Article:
Recently, I compared and more poignantly contrasted Donald Trump’s apparently “moronic” (to quote an alleged statement by Rex Tillerson) statements with Richard Nixon’s calculated ‘mad man theory’. I noted,

“Richard Nixon was many things, but he was certainly not a “moron”. He may have been the most intelligent US President of the 20th century. One of Nixon’s ploys was known as the mad man theory. According to this theory, which was often put into practice by the Nixon White House, statements that Nixon had apparently made indicating his willingness to use extreme force, including nuclear weapons, even in the seemingly most mundane situations, were purposefully leaked to foreign powers.

Dovetailing onto the idea of mutually assured destruction, Nixon’s mad man image was said to force other powers to the negotiating table, for fear that anything less would mean a Nixon pressing the nuclear button.

While the mad man theory defies the laws of ethics and of transparency, it is a classic case of extreme brinkmanship that was common during the Cold War and which Nixon mastered so much that he actually managed to achieve both detente with the Soviet Union as well as opening up western diplomatic relations with the People’s Republic of China.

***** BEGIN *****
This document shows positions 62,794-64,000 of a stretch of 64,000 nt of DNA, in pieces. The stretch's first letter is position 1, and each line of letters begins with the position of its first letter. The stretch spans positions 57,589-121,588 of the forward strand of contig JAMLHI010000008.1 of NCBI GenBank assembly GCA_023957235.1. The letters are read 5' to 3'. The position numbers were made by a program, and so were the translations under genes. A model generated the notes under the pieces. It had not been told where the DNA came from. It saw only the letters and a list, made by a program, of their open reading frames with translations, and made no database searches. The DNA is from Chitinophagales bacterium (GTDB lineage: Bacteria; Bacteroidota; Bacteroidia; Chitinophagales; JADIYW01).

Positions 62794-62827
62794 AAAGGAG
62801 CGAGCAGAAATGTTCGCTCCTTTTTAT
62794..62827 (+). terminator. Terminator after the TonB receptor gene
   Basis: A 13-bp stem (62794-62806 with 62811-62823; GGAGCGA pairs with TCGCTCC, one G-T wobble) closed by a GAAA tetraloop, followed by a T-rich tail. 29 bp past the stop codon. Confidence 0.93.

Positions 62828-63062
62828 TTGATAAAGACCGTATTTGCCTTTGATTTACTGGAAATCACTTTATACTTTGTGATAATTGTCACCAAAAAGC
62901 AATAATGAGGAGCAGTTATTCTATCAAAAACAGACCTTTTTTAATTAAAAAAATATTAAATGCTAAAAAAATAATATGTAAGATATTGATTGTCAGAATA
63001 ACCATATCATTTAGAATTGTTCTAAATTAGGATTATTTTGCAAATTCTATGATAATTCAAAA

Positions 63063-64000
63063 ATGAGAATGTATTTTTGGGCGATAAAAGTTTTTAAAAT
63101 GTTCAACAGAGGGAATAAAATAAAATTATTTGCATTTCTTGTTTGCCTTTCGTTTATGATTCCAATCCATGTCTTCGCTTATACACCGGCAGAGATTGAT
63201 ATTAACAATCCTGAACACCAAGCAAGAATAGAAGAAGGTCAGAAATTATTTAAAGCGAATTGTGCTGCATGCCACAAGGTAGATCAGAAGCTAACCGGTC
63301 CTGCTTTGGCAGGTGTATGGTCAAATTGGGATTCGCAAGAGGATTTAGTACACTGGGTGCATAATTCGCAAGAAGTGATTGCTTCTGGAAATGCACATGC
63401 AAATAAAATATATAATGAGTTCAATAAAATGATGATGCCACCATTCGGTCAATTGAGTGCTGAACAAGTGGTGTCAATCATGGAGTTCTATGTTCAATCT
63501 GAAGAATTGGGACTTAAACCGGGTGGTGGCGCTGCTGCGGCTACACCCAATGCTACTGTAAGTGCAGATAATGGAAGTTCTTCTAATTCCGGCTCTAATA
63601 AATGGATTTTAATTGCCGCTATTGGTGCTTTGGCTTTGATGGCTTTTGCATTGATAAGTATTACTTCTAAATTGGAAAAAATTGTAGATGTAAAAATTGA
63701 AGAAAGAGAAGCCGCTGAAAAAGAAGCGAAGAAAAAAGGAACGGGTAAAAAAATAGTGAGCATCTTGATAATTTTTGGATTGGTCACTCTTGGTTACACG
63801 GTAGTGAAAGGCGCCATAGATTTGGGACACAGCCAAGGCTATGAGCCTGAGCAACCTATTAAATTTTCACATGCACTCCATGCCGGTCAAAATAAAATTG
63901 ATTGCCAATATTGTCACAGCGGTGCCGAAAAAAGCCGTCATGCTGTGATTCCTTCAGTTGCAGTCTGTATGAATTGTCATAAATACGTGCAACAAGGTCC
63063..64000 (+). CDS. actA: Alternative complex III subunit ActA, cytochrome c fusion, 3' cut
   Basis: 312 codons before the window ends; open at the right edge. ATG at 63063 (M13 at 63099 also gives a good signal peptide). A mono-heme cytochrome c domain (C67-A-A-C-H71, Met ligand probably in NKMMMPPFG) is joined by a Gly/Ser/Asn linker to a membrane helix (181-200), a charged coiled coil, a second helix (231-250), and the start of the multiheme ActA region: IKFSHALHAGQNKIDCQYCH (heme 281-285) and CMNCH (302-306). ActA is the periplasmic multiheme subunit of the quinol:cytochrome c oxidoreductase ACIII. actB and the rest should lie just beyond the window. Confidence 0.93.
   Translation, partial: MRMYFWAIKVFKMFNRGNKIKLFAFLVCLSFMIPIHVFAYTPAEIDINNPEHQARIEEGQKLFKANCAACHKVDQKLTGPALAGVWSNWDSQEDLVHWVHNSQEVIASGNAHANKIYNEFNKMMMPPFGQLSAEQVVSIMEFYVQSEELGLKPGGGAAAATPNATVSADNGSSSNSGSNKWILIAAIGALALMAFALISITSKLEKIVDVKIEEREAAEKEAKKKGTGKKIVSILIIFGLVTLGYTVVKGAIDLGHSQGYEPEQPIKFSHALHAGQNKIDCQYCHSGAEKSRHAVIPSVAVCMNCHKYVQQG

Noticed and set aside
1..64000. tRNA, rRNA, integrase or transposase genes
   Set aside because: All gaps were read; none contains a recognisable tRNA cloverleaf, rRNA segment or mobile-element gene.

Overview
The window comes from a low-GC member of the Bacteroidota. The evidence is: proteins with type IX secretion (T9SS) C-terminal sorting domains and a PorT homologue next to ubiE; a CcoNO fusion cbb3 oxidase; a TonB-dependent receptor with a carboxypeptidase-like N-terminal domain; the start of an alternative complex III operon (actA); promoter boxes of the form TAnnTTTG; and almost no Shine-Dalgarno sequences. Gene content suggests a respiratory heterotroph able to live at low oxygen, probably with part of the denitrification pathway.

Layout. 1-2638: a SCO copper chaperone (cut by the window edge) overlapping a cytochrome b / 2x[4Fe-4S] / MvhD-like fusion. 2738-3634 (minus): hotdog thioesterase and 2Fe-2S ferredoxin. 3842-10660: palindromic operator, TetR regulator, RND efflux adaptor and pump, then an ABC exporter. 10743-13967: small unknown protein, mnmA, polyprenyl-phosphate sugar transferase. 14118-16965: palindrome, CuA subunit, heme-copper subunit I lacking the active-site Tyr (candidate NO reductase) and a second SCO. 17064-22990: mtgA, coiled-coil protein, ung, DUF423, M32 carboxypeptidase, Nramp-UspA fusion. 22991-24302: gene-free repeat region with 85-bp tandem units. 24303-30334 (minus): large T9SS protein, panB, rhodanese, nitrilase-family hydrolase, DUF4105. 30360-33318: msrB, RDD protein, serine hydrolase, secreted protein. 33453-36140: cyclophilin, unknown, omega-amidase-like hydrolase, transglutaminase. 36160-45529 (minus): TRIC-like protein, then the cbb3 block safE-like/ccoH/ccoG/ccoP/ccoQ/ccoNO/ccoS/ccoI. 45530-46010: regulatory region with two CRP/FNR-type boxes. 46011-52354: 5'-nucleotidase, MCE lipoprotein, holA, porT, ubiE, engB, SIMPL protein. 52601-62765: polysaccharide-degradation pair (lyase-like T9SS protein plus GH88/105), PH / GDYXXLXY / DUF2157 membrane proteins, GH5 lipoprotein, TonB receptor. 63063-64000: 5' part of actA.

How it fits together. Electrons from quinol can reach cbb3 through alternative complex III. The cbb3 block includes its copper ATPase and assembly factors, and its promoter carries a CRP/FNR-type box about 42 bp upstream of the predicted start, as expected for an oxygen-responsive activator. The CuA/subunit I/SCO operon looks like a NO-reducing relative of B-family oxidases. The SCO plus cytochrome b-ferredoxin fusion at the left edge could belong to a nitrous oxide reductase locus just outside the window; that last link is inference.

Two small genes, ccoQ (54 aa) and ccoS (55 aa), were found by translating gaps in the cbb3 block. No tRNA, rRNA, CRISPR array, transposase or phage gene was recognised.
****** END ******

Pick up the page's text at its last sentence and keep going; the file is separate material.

Many have proffered the idea that Donald Trump’s public image as a trigger happy leader with no real knowledge of world affairs, is a giant bluff in order to try and bring others to the table. While it is not beyond the realm of the possible that Donald Trump’s objectively idiotic remarks on world affairs, his threatening rhetoric and apparent disorderly administration are in fact contrived measures designed to scare others into some sort of negotiating, this theory, even if true, is highly misguided.

During the Nixon era, it was clear what the United States wanted from the powers which the ‘mad man theory’ was tested upon. In respect of Donald Trump, apart from levying more sanctions on Iran, something that would infuriate America’s EU allies, there is little else that Trump could achieve apart from provoking Iran into war which even many in the Pentagon admit would be a disaster.